A commercial collection to solidify Burberry’s move to ‘see-now; buy-now’, an innovation in the way fashion is shown and more importantly sold, allowing the customer to purchase straight off the runway. The idea is to cut out the six month waiting time, so that the collection does not seem old by the time it hits stores. This is what Burberry does. It is a commercial innovator, previously making pre-orders immediately available. Now however, their entire showing schedule has been rethought around this selling strategy.
Selling certainly was a major influence on the collection. Composed primarily of accessible pieces that emphasised Burberry’s strong British heritage, helping it especially over seas where the commodification of Britishness is a great sell. It was not, however, an especially intellectual collection, which was certainly not for a lack of trying. It was of course tied up to some higher ideas , this time Virginia Woolf’s Orlando served as inspiration. Not in fact a poor choice. Indeed, its two themes of voyage through time and disregard of gender norms are especially relevant in the current fashion landscape. Both ideas took form in the clothes, to varying degrees. The former concept of time manifested itself through ruffed, Elizabethan shirts; green, Georgian hunting tapestries on statement sweatshirts and instantly desirable Victorian military jackets. The aspect of gender was, understandably, not pushed as far as it could have been. It ended up being presented through oversized outerwear on women and floral-brocade trousers on men. Not the most inspirational interpretation of a theme which could be looked at in a fascinating, although less commercial, way.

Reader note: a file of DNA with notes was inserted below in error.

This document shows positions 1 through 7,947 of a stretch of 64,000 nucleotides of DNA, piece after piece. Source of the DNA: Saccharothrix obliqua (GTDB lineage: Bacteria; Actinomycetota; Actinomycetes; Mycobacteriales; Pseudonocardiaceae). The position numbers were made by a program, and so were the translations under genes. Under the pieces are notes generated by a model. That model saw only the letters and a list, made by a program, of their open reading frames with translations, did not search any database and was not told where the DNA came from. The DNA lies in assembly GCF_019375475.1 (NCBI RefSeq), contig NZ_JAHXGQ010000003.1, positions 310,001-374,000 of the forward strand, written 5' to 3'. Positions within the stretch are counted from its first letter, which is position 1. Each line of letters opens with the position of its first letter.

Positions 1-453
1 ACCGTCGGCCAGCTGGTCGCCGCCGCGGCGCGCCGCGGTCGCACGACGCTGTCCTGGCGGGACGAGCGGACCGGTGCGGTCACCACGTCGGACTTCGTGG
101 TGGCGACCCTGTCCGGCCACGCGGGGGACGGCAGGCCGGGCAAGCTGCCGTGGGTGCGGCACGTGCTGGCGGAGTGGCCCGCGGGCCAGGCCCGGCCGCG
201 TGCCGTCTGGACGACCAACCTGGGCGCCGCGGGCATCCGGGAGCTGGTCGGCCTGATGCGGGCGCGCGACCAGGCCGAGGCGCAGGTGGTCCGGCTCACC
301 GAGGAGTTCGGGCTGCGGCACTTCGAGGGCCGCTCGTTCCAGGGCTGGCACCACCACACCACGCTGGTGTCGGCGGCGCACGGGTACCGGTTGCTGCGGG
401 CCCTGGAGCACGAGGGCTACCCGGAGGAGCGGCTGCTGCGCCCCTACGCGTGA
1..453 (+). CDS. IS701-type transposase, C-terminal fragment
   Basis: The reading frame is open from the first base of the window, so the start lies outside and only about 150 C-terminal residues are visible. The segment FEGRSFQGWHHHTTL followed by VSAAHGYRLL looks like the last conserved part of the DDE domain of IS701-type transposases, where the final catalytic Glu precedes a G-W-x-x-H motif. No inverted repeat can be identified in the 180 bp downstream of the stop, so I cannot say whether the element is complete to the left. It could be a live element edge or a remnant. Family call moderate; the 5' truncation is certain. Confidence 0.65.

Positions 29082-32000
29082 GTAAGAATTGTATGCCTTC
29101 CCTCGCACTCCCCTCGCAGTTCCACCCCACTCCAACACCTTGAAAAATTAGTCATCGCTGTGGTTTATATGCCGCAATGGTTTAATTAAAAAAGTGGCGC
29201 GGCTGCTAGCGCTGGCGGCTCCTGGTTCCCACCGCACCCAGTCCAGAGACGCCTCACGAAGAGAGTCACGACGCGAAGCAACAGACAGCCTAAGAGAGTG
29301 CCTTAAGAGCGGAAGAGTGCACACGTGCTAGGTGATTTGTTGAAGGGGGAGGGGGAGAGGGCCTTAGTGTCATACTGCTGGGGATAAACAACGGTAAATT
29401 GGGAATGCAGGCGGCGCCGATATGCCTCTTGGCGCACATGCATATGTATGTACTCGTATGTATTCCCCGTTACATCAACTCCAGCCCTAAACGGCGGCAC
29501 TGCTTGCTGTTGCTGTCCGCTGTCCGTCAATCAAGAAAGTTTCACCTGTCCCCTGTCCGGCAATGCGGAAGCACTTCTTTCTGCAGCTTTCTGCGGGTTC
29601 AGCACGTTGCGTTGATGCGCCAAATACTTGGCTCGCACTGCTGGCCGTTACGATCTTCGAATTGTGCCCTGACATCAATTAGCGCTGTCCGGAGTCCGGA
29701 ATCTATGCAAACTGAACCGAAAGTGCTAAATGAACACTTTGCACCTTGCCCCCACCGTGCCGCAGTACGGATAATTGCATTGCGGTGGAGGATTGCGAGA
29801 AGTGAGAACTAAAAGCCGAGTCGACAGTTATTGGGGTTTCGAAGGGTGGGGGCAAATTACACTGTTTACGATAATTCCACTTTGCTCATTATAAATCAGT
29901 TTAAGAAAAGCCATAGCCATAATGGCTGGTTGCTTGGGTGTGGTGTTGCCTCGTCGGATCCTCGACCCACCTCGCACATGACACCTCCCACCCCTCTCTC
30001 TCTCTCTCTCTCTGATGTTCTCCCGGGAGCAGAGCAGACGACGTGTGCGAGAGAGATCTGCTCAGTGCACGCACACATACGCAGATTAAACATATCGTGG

However, pushing fashion to its extremes is not what Christopher Bailey’s Burberry is about and is not what has come to be expected form the brand. From its primarily sellable aspect it ticked all the boxes. A clear emphasis on craftsmanship and heritage made the clothing and accessories instantly evident and desirable. The design was strong across all of the brand’s categories, suggesting the want to not just rely on bags and accessories as the commercial back bone of the company.
This was definitely a strong catwalk proposition to spring board Burberry into the unknown depths of their new business model. What it needed and delivered, in no short supply, was good, maybe easy, well crafted product to ignite a shopper’s interest. After all, it’s no use revolutionising fashion commerce if there is nothing to sell.